Let’s say you’re part of a design and construction team that has settled on a stunning look for a high-profile exterior concrete project. This could be a corporate office entryway, a monument to fallen heroes or maybe an upgraded pedestrian walkway downtown. But you’ve got water issues to deal with.
When it rains, all that moisture must go somewhere so visitors aren’t wading or skating their way across the hardscape. A key part of the solution is installing the proper drain system. And in cases where visuals carry high priority, that means a drain system that won’t detract from the design. It might even contribute to it. Enter decorative outdoor drain covers.
Following is a glance at projects where these kinds of water-handling systems were integrated into the design. Consequently, they provide a means to transfer stormwater while meeting pedestrian safety requirements. And they do all this while preserving or enhancing the visuals.
Iron Age Designs was called on to supply the right look for projects in two older urban settings. One is in Etna, Pennsylvania, and the other in Boston, Massachusetts. Iron Age, based in Burien, Washington, specializes in cast-metal grates for trench drains and catch basins around trees and architectural elements.
In Etna, Buchart Horn designed a novel streetscape upgrade. It fashioned a serpentine, river-like trench-drain system with decorative grates that connect to tree grates along the sidewalk. The drain system in this urban setting not only provides drainage for stormwater, but supplies fresh water to the trees. Subsequently, this provides a real plus to vegetation enclosed by sidewalks and street pavement.
Dominique Watkins, partner and managing director for Iron Age Designs, says the design and decorative grates make a “bold aesthetic statemen.” Overall, they create a unique streetscape feature “that makes an impression on people” visiting the town’s downtown business district.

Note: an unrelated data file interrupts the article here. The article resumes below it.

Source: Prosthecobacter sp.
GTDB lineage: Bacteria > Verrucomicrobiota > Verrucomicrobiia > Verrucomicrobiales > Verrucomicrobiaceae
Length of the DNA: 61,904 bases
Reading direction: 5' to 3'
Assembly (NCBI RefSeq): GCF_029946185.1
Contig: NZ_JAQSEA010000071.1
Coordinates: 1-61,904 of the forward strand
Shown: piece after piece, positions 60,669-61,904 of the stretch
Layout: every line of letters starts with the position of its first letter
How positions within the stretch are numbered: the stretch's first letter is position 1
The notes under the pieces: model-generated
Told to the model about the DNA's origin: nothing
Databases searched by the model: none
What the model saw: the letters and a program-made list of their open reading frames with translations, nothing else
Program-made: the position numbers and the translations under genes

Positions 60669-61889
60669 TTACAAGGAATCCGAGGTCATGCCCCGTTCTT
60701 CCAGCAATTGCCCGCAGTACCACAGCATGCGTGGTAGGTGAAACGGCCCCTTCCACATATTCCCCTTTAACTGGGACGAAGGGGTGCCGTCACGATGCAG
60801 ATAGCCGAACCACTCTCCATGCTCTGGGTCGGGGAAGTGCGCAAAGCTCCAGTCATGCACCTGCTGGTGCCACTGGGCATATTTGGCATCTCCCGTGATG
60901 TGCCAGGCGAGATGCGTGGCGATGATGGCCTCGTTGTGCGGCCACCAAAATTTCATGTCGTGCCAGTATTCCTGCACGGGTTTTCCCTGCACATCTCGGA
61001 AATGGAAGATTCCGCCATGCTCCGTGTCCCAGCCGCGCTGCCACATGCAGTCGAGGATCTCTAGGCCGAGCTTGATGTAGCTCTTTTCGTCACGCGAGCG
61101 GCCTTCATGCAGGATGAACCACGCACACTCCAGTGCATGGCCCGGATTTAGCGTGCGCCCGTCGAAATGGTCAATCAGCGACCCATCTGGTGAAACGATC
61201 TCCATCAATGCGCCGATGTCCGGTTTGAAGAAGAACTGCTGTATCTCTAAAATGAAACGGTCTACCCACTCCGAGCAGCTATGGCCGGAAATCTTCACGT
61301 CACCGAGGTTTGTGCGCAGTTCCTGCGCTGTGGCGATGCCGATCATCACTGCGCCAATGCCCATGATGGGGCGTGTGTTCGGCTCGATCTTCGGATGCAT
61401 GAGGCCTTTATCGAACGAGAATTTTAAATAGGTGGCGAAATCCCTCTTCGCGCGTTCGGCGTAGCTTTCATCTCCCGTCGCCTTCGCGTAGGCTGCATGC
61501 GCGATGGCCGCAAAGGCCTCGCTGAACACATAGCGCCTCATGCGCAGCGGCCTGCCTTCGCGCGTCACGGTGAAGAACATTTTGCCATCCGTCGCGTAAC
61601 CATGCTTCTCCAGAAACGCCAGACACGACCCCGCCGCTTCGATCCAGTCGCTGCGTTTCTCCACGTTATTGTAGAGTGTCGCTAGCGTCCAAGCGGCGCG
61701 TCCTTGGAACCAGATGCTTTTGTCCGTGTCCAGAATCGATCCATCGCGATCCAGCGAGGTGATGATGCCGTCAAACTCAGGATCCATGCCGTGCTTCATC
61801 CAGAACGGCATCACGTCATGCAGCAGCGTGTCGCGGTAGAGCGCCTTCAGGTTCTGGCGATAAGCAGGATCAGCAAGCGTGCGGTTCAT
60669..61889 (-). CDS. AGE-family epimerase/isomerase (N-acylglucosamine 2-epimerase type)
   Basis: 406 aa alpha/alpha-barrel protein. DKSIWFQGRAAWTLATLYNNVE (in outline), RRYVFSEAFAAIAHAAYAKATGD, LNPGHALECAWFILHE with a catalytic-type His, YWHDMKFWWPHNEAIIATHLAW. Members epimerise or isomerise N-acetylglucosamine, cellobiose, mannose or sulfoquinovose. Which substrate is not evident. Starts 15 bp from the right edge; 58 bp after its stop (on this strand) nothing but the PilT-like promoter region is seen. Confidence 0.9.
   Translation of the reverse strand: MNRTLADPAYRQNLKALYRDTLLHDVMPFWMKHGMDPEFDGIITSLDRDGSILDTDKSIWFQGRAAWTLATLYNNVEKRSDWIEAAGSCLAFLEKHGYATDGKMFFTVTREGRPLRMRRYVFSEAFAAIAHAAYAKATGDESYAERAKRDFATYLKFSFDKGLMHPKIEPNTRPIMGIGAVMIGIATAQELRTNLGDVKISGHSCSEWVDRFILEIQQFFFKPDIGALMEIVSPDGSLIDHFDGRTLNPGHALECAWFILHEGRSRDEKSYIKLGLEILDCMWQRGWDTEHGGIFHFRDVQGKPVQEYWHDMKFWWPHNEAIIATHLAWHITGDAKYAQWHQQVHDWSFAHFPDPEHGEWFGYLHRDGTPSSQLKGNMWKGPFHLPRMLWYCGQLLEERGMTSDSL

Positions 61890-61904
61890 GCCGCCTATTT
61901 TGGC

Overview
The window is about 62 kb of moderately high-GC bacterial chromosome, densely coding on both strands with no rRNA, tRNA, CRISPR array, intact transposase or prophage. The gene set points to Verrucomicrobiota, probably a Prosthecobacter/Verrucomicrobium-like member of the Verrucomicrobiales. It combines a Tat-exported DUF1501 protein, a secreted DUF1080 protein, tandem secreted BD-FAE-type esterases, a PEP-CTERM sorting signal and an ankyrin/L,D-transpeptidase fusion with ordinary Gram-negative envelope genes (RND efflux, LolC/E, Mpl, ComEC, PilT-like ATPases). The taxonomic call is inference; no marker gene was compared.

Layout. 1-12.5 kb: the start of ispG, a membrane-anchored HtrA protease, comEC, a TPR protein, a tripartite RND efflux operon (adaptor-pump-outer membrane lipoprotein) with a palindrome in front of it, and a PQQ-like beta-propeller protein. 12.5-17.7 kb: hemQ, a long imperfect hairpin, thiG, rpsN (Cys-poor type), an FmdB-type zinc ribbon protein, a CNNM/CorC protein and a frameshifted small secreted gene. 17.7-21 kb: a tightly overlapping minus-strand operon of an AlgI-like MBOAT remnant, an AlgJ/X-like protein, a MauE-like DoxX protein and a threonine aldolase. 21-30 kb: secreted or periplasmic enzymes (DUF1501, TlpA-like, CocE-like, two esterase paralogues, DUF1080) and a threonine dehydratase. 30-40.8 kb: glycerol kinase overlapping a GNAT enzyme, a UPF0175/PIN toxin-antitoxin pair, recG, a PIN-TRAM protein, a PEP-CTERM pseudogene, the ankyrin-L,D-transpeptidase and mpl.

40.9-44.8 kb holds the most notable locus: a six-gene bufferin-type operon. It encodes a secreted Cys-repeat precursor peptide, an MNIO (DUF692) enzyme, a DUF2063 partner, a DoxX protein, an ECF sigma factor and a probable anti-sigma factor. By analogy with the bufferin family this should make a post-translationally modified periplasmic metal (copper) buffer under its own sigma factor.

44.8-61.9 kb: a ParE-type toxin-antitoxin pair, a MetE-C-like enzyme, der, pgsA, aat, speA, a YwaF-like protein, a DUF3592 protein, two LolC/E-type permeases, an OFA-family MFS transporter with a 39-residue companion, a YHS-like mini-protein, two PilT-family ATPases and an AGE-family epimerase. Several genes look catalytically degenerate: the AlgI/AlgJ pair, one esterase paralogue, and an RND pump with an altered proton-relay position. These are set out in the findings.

The grates, cast with ductile iron in Iron Age’s Locust Leaf pattern, contain magnesium. This element gives the iron the ductile property. Subsequently it makes the grates more resilient to wear and loads without breaking.
In Boston on Albany Street, Iron Age supplied oval tree grates made to complement surface pavers. They made up one small facet of a significant redevelopment program in this city’s South End. Working with the architects of Ground Inc., Iron Age created 16 full or partial oval tree grates.
“Each grate was oriented in a unique way to complement the overall streetscape pavers and concrete plan,” says Watkins. The openings for the trees were cast in different spots in the various grate elements. As a result, they added to the individuality of each grate.
Inspiration for grate castings
“The idea behind all of our castings is to make each project unique and stand out,” Watkins says. “Both drainage grates and tree grates are typically overlooked. And most are very generic. Our aim as a company is to elevate grates to become more of a focal point, artistic feature or decorative detail that’s the final touch on a well-finished project.”
Mark Armstrong and Craig Diamond, who worked together at another foundry in the Pacific Northwest, founded Iron Age Designs in 2005. They saw a potential market niche for American-made, artfully designed trench and catch basin grates.
These grates fitted standard-size drain systems made by numerous companies, including ACO Polymer Products. Iron Age Designs made these metal grates out of ductile iron, regular “gray” iron, aluminum or two types of bronze. Architects and designers can specify them during a project’s planning phase or for a retro-fit into existing installations.
The impression of seamlessness
In contrast with Iron Age Designs’ sculptural artistry in its cast-metal grates, ACO’s drain systems feature designs that tend to blend unobtrusively into contemporary architecture. Like the highly competent umpire in a high-stakes major-league baseball game, these essential drain-systems go unnoticed, a testament to their seamless integration into the overall plan.